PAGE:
Throughout the Middle Ages, the king possessed the greatest amount of power and influence in all of England, right after the Pope of course. In view of this, Henry VIII was able to control the fate of his six wives. He was desperate for an heir to the throne and insisted on divorcing his first wife, but “the pope refused to grant a divorce” (Hung). His “efforts to divorce Catherine,” soon “became a parting of the ways for the English political elite” (David 420). In view of this, Henry VIII was so determined to get his way that “he started a church of his own.
When Henry VIII came to the throne he wanted to be a powerful king throughout Europe. For the first two years of his reign, he took a non military approach like his father, but after this he began to take a more confrontational approach. One of his main aims was to win back land in France conquered by Henry V and to lay a claim to the French throne. Sadly, he did not achieve this and did not have enough resources to defeat the French while they had a wide range of resources at their disposal. Another negative was that Henry was also manipulated
Abortion, homosexuality, poverty, capitalism, gender, sexuality, genetical engineering, affirmative action, revolution, ethnic cleansing are all old issues which will assume greater significance as the new century dawns. Postmodernism demands less rigid and definitely less judgmental answers. Christians everywhere must be prepared to give an answer for their faith in a gracious and humble manner. The iron rod orthodoxy of the past is over. It no longer even gets a hearing.
Absolutism in Western Europe Cont. France Cont. Louis XIV and his Absolutism “Sun King” , thought kings were established by god as his rulers. Feared the nobility Preserved his royal power in the court of Versailles, symbolizing the center of French absolutism French language became an international language like English today Kept nobles close to him, so they won’t go against him Organized life at court around every aspect of his own daily routine Bourgeoisie class was formed under him (middle class) 1.
By centralizing the seat of government and the members of his court away from the centers of power in Paris, Louis was able to weaken the nobility and increase his control over state and government affairs. According to the article, Louis XIV and Versailles, The Palace of Versailles, “as symbol of France's new prominence as a European super-power, Louis XIV officially installed his government at Versailles.” The reason and intentions behind moving the government to Versailles, reflects how he believes in absolute monarchism because his decisions relied on no one else ,but him. King Louis XIV himself had said, “I am the State. It is legal because I wish it.”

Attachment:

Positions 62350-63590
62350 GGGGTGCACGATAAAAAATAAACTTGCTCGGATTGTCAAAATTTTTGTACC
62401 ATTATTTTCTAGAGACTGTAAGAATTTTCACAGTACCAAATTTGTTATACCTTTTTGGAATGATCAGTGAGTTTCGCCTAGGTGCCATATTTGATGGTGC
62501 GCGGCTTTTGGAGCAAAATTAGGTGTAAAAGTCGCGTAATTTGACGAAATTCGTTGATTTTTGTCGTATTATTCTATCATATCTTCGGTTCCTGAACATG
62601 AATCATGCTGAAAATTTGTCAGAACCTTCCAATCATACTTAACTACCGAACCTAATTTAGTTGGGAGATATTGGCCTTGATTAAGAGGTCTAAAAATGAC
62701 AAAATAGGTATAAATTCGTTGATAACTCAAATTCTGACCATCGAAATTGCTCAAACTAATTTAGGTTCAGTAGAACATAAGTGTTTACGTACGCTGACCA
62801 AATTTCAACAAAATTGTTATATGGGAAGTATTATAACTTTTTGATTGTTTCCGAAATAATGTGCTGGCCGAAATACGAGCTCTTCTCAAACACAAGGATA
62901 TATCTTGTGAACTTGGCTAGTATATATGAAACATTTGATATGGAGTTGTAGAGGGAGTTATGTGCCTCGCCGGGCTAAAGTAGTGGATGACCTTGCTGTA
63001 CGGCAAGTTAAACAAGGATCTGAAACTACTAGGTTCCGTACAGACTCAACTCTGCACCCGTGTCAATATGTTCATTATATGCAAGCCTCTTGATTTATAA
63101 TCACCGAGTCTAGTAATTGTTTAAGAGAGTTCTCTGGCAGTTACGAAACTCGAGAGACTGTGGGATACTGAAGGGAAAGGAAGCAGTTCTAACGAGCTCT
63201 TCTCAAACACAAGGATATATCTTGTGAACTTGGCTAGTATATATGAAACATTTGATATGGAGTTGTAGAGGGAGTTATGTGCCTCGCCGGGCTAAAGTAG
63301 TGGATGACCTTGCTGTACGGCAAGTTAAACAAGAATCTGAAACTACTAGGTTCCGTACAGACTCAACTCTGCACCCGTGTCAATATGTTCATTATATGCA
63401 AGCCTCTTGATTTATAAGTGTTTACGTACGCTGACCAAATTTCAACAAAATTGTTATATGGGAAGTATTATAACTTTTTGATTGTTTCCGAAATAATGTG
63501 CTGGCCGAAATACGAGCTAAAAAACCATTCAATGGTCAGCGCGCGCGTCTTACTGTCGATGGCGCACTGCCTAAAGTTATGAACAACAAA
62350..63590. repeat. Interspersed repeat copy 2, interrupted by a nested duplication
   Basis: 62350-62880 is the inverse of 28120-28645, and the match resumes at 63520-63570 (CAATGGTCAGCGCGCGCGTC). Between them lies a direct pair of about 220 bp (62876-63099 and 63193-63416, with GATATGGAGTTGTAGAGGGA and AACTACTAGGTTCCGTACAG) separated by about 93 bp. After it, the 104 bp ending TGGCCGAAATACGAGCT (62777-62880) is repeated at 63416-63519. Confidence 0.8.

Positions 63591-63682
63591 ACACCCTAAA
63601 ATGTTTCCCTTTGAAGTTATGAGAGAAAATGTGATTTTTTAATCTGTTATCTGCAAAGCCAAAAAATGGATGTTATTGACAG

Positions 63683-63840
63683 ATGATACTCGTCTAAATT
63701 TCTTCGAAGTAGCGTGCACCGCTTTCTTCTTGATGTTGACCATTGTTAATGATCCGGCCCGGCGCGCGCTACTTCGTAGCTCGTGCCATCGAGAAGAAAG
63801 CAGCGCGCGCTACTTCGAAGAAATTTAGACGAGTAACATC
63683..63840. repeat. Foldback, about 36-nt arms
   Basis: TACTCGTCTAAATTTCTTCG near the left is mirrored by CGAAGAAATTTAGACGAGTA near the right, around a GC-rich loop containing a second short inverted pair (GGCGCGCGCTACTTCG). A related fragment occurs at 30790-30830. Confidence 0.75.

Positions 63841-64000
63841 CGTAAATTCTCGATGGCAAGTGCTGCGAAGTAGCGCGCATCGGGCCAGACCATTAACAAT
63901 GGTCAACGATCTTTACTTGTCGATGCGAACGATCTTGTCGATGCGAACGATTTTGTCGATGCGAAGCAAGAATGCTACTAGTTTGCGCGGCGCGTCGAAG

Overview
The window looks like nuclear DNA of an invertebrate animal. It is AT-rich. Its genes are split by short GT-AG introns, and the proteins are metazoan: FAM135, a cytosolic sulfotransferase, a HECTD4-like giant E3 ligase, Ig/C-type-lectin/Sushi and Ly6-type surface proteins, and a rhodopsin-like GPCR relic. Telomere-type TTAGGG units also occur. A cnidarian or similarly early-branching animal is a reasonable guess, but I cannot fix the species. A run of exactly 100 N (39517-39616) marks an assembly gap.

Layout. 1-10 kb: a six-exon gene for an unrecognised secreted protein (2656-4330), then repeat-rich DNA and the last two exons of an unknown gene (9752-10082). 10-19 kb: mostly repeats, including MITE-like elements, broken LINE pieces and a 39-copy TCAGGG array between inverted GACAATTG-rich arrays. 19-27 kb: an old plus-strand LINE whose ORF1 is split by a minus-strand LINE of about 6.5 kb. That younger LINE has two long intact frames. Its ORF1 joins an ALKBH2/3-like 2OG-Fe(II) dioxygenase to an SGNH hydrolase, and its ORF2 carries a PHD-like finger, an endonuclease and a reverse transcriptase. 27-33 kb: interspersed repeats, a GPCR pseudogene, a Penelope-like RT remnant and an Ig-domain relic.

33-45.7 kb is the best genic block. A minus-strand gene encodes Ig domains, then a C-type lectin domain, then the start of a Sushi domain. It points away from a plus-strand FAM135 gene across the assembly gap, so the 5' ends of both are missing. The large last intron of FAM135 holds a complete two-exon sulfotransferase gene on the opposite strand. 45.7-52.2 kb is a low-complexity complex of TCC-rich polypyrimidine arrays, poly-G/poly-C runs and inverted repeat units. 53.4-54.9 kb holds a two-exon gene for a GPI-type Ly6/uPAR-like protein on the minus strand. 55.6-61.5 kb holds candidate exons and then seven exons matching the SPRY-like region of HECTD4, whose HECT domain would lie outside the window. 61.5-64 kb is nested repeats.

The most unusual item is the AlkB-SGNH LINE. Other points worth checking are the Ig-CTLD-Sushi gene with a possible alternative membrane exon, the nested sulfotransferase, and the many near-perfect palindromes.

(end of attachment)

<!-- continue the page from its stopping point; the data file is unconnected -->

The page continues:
These, according to Jesus, are the two great commandments given for us to follow. God has given us directives to live by that have nothing to do with a church. Ecclesiastes 12:13 tells us “Let us hear the conclusion of the whole matter: Fear God, and keep his commandments, for this is the whole duty of man”. Do you see any mention here about any church in the “conclusion of the whole matter”?
Psalm 46 is a paradigm shift in that thought process. In 2 Chronicles 20:21 King Jehoshaphat embodied that paradigm shift in Psalm 46. Some scholars have even inferred that the King’s actions actually inspired Psalm 46, but we cannot know for certain. King Jehoshaphat put his complete confidence in God as his refuge, and not in worldly strength. If you recall the story, • Jehoshaphat was facing a great multitude • Jehoshaphat declared a fast • God answered – 1 Chronicles 20:17 (you will not need to fight) • Sing to the Lord and praised him - 1 Chronicles 20:21 • The Lord sets an ambush – 1 Chronicles 20:22 What we believe about God, is vitally important in putting our complete faith & trust in Him as our refuge.
Whether known as Charlemagne, Charles the Great, Charles I, or even Carolus Magnus, there is no denying the extent of the first Holy Roman Emperor’s power, influence, and legacy on the former Western Roman Empire. Initially disparaged as an illegitimate claimant to power by the Byzantine court, during his reign, he would go on to reform the vast majority of Western Europe; eventually leading them out of an era marked by warfare, and a near abandonment of cultural achievements and emphasis on education. Despite Charlemagne’s illiteracy, he learned to speak both Latin and Greek, in addition to his native Old High German. Accompanying his proficiency for languages, he was an aficionado of rhetoric, religion, academics, culture, and both the